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Research

Our research

Violence against women and their children affects everybody. It impacts on the health, wellbeing and safety of a significant proportion of Australians throughout all states and territories and places an enormous burden on the nation’s economy across family and community services, health and hospitals, income-support and criminal justice systems.

KNOWLEDGE TRANSFER

News and events

ANROWS hosts events as part of its knowledge transfer and exchange work, including public lectures, workshops and research launches. Details of upcoming ANROWS activities and news are available from the list on the right.

ANROWS

About ANROWS

ANROWS was established by the Commonwealth and all state and territory governments of Australia to produce, disseminate and assist in applying evidence for policy and practice addressing violence against women and their children.

KNOWLEDGE TRANSFER

Resources

To support the take-up of evidence, ANROWS offers a range of resources developed from research to support practitioners and policy-makers in delivering evidence-based interventions.


SUBMISSION

Supplementary questions on notice: Inquiry into the High Level of First Nations People in Custody and Oversight and Review of Deaths in Custody

This submission responds to two supplementary questions on notice from the December 2020 hearing of the Inquiry into the High Level of First Nations People in Custody and Oversight and Review of Deaths in Custody. 

It applies relevant ANROWS research to these questions, which cover:

  • The relationship between misidentification of offenders in domestic violence situations and the faster increase in rates of women’s incarceration than men’s, with this increase particularly pronounced for First Nations women.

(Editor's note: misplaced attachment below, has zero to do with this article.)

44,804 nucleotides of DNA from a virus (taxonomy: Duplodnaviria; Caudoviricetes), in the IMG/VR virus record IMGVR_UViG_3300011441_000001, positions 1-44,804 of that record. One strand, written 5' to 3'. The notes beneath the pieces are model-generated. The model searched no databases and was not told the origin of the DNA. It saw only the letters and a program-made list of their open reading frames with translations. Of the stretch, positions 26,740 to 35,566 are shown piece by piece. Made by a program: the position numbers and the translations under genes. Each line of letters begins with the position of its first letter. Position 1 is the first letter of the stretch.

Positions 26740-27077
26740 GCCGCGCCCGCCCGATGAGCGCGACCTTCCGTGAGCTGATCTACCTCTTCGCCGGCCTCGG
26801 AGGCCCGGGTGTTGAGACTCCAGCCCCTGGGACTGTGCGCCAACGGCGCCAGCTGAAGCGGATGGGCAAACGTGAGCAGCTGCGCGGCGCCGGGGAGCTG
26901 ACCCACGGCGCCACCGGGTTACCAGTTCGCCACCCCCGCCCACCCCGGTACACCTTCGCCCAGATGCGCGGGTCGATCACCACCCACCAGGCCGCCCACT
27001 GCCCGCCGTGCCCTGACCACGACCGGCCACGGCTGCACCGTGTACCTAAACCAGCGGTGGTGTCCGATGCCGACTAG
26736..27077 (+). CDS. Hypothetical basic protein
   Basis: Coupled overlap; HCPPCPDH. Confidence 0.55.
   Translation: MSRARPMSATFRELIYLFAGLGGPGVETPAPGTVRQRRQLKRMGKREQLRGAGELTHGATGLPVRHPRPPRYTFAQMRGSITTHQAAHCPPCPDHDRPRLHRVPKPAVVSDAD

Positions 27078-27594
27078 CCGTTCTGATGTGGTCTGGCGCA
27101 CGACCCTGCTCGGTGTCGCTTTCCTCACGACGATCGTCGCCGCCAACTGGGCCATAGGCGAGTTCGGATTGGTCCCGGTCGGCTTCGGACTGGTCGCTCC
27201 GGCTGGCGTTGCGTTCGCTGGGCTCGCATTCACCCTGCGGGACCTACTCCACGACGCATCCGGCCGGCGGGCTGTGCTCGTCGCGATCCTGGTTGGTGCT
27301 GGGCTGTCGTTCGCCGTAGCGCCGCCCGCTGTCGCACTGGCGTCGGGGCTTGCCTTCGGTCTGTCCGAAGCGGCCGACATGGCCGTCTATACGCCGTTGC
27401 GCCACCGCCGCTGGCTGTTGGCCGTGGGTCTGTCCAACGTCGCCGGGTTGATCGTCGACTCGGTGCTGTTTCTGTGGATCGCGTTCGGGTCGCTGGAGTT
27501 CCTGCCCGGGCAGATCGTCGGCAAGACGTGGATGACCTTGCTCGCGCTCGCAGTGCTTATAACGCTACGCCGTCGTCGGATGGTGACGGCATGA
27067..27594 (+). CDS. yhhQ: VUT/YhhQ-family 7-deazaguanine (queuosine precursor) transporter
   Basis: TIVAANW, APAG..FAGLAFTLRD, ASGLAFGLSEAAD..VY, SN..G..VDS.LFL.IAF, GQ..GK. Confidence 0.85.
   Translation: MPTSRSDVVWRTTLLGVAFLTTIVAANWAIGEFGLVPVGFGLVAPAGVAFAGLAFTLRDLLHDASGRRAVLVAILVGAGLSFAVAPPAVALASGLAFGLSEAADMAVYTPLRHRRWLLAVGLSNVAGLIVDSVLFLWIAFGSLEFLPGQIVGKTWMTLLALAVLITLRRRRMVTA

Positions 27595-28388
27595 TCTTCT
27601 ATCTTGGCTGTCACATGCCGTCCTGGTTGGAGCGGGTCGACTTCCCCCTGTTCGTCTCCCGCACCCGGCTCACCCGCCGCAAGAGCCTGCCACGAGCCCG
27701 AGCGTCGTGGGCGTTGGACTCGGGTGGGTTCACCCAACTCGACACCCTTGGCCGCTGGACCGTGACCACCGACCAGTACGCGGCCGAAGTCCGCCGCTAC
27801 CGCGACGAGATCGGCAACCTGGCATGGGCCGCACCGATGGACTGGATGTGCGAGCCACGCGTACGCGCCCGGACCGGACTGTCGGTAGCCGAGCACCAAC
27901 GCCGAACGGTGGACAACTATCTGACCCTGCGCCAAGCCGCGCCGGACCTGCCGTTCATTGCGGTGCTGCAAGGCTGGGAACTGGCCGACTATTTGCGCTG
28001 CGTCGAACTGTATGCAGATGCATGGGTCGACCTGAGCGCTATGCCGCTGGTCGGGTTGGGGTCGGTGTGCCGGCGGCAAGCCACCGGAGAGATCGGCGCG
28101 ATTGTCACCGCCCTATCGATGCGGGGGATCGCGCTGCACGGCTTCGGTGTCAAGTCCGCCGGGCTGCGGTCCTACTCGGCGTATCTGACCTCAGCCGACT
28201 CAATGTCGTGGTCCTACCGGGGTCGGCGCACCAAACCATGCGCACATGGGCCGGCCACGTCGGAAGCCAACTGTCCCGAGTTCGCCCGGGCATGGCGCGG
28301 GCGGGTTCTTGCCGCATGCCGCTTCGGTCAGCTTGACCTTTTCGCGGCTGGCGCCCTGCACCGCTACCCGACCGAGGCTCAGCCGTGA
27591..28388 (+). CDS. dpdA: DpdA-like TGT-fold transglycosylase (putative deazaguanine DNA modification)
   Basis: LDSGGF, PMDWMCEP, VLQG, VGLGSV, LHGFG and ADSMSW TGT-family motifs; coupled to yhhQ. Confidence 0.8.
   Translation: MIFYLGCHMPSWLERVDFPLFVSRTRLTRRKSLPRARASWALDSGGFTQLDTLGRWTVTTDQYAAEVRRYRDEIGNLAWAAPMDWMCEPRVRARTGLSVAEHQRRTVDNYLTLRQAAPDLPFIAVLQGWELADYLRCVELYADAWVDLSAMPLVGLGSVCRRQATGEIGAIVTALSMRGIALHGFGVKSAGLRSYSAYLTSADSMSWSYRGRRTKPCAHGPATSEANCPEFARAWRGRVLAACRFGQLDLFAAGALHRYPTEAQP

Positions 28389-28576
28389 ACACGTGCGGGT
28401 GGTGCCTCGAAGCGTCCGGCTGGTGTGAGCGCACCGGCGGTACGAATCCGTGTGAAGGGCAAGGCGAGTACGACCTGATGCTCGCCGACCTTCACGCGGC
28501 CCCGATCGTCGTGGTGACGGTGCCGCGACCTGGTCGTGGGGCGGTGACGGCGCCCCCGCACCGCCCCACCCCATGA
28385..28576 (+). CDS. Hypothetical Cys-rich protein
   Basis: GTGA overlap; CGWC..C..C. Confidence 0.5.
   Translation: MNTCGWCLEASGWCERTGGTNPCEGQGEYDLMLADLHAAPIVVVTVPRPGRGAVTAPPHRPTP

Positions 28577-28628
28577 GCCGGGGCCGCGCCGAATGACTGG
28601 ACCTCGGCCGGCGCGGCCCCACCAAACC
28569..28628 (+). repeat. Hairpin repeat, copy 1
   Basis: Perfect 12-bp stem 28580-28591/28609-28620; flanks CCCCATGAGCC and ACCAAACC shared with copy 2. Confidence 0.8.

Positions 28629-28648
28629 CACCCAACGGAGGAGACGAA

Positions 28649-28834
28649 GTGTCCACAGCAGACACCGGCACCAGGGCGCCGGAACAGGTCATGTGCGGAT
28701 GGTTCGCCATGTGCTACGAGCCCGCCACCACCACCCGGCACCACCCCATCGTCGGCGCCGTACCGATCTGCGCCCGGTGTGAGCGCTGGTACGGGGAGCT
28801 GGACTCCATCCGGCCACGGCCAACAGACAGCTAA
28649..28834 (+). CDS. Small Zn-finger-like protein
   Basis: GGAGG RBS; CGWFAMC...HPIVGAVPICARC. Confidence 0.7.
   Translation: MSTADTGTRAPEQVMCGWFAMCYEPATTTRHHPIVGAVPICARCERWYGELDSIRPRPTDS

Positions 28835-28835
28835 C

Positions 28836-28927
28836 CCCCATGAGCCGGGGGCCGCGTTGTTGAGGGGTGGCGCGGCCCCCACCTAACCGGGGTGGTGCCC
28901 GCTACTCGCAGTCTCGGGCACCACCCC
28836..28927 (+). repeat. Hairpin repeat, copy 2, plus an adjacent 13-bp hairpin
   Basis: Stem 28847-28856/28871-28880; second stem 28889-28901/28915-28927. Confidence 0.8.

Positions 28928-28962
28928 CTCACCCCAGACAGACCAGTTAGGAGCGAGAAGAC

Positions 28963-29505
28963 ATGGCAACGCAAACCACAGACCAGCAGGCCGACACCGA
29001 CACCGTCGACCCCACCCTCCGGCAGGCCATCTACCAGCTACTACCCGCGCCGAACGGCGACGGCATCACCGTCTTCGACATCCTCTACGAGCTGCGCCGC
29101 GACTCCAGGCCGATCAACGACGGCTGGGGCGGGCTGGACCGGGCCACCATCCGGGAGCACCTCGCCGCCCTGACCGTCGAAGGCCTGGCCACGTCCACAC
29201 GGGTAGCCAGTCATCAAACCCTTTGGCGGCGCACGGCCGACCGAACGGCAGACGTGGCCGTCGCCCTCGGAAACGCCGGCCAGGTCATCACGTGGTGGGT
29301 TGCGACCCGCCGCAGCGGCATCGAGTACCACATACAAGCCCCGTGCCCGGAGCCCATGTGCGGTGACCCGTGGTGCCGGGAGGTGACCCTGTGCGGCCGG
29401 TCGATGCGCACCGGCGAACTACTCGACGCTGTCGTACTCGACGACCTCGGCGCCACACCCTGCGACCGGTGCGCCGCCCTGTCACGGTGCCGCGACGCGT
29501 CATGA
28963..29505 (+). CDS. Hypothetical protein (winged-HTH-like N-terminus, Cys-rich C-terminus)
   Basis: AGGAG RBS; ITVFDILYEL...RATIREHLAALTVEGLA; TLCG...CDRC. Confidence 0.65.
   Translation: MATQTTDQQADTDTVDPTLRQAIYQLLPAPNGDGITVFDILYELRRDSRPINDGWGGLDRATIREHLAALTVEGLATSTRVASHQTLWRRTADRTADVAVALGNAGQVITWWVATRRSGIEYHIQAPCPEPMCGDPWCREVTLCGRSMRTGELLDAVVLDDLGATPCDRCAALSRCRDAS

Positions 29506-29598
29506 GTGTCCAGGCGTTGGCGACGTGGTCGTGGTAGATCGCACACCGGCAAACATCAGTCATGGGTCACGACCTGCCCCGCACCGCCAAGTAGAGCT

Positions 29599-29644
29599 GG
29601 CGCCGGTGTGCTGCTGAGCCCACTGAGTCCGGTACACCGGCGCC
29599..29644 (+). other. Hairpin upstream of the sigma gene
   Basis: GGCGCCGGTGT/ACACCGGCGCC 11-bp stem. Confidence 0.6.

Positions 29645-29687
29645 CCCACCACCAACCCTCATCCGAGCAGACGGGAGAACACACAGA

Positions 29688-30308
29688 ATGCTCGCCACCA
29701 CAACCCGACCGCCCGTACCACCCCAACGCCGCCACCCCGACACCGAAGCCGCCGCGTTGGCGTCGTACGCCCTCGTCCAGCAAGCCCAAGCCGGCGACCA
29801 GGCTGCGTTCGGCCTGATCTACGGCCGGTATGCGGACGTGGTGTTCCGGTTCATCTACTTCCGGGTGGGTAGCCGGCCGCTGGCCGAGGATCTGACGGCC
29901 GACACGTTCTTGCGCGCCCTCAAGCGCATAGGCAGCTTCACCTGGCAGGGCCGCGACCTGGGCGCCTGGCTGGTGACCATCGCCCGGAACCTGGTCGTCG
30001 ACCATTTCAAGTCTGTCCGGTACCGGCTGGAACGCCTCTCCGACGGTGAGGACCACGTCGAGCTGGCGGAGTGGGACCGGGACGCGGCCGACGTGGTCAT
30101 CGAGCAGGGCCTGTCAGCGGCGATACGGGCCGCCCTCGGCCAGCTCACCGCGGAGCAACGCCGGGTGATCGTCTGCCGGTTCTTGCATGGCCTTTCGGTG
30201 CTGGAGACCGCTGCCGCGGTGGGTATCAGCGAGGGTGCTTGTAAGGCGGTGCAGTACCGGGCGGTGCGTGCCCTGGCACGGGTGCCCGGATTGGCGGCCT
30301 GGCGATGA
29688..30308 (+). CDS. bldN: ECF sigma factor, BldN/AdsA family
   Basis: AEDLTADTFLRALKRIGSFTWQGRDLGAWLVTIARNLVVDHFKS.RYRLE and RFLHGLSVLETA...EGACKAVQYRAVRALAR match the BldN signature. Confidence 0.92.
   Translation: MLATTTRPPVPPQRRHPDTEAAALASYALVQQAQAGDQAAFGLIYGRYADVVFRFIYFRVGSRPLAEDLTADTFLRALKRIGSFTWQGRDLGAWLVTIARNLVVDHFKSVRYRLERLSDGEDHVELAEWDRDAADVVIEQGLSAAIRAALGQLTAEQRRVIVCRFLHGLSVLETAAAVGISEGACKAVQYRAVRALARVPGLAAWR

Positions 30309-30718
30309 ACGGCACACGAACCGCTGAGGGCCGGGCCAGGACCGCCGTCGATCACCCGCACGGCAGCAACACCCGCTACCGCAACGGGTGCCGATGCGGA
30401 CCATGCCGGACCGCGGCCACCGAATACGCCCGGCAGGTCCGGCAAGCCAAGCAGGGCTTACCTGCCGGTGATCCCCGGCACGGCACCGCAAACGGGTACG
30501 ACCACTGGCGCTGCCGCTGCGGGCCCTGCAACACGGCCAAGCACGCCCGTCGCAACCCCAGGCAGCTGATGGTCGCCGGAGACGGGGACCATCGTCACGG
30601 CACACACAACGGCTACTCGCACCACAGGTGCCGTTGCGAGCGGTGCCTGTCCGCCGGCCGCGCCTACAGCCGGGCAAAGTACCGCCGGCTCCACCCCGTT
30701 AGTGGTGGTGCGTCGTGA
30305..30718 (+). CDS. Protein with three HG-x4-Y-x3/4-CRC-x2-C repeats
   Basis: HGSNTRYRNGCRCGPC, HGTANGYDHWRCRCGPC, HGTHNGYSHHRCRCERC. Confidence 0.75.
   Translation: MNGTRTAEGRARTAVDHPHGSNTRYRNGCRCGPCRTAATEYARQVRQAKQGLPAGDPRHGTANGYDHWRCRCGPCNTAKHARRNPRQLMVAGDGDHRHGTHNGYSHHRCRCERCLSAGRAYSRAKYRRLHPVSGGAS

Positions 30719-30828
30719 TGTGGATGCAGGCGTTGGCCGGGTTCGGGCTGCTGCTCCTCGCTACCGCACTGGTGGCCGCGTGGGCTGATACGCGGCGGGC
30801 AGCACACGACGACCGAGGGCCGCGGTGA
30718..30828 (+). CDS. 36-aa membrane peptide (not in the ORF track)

• How best to address key issues in women reoffending, or women leaving prison having agency to take back control of their lives, including lack of access to health services and housing, and a lack of skills to gain paid work.

The submission makes the following five recommendations for addressing First Nations women’s imprisonment:

  • Ensure the provision of accessible and affordable housing.
  • Develop and fund culturally relevant diversion and prison initiatives.
  • Recognise gendered differences when designing and implementing prison policies and programs.
  • Place more emphasis on whole-of-family and whole-of-community approaches to family violence interventions, in recognition of the effects of intergenerational trauma.
  • Recognise the importance of continuity of services, case management, pre-release planning, and throughcare.

 

 

Suggested citation

Australia’s National Research Organisation for Women’s Safety. (2021). Supplementary questions on notice: Inquiry into the High Level of First Nations People in Custody and Oversight and Review of Deaths in Custody [Submission]. ANROWS.

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